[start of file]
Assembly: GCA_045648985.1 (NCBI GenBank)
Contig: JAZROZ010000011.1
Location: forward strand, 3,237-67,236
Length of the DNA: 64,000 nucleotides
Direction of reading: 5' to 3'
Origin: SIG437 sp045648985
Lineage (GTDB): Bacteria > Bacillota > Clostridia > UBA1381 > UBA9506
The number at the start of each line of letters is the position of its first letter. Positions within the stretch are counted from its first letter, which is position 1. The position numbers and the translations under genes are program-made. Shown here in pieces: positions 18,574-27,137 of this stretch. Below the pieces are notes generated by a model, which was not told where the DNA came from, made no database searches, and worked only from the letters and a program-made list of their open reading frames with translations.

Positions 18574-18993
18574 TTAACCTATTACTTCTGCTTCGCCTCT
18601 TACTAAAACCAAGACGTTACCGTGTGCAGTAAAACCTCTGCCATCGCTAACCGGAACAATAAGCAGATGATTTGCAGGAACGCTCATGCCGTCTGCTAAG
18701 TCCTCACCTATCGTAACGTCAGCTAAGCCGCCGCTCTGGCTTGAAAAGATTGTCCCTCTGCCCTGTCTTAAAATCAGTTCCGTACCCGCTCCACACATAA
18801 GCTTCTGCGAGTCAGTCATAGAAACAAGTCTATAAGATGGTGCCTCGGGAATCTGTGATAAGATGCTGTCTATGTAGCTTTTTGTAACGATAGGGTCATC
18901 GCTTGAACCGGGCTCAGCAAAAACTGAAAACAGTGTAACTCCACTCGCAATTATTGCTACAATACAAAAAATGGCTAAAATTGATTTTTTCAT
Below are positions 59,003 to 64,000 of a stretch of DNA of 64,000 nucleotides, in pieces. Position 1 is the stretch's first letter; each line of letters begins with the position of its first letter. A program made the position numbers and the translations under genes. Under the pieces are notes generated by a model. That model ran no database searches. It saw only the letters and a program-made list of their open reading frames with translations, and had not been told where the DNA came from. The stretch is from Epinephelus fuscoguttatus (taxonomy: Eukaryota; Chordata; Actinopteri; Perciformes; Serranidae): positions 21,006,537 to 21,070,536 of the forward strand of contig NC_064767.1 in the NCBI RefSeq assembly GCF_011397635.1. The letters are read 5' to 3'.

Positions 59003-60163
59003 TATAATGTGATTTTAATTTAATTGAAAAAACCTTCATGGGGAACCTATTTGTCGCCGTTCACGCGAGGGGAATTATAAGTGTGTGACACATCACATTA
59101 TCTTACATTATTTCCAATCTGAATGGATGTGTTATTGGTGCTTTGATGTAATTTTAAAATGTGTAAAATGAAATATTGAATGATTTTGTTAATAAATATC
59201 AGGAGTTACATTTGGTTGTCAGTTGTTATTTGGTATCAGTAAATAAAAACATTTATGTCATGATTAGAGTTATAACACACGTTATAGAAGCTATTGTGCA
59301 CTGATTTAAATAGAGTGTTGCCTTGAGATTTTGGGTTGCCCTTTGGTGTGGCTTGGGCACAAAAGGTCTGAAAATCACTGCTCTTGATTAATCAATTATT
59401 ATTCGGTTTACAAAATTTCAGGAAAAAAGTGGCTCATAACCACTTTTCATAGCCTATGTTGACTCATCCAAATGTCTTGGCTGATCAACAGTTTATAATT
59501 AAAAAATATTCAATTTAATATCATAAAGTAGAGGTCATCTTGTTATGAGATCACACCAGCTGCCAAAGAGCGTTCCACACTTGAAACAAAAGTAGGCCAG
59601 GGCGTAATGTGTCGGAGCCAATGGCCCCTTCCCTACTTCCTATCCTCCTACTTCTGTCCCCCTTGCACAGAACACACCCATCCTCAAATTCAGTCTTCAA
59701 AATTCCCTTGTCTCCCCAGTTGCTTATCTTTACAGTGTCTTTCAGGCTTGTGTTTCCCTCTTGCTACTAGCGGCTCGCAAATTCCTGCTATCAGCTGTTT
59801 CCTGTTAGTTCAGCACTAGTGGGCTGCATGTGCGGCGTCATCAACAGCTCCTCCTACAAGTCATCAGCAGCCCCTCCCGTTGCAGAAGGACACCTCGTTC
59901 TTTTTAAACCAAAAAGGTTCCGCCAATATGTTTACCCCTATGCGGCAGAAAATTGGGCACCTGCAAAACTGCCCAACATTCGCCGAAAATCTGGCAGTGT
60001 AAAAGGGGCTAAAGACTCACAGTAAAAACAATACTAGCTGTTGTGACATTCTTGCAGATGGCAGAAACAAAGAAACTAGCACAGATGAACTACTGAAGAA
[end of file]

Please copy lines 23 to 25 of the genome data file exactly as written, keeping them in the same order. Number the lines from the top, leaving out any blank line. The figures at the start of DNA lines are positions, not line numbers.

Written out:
59601 GGCGTAATGTGTCGGAGCCAATGGCCCCTTCCCTACTTCCTATCCTCCTACTTCTGTCCCCCTTGCACAGAACACACCCATCCTCAAATTCAGTCTTCAA
59701 AATTCCCTTGTCTCCCCAGTTGCTTATCTTTACAGTGTCTTTCAGGCTTGTGTTTCCCTCTTGCTACTAGCGGCTCGCAAATTCCTGCTATCAGCTGTTT
59801 CCTGTTAGTTCAGCACTAGTGGGCTGCATGTGCGGCGTCATCAACAGCTCCTCCTACAAGTCATCAGCAGCCCCTCCCGTTGCAGAAGGACACCTCGTTC